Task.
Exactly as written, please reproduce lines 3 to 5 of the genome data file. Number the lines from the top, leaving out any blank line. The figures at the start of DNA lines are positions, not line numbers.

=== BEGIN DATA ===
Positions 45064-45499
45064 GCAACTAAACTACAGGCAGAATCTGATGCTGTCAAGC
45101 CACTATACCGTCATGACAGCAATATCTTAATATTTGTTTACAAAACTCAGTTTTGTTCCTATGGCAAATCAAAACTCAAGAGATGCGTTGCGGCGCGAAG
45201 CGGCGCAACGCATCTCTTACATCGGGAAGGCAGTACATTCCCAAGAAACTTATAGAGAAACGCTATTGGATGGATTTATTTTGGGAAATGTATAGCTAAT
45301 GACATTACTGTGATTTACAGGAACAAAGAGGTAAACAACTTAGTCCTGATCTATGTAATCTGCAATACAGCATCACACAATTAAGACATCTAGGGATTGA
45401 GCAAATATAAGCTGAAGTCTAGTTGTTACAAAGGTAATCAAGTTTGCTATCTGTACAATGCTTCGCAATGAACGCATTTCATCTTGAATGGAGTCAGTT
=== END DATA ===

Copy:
45101 CACTATACCGTCATGACAGCAATATCTTAATATTTGTTTACAAAACTCAGTTTTGTTCCTATGGCAAATCAAAACTCAAGAGATGCGTTGCGGCGCGAAG
45201 CGGCGCAACGCATCTCTTACATCGGGAAGGCAGTACATTCCCAAGAAACTTATAGAGAAACGCTATTGGATGGATTTATTTTGGGAAATGTATAGCTAAT
45301 GACATTACTGTGATTTACAGGAACAAAGAGGTAAACAACTTAGTCCTGATCTATGTAATCTGCAATACAGCATCACACAATTAAGACATCTAGGGATTGA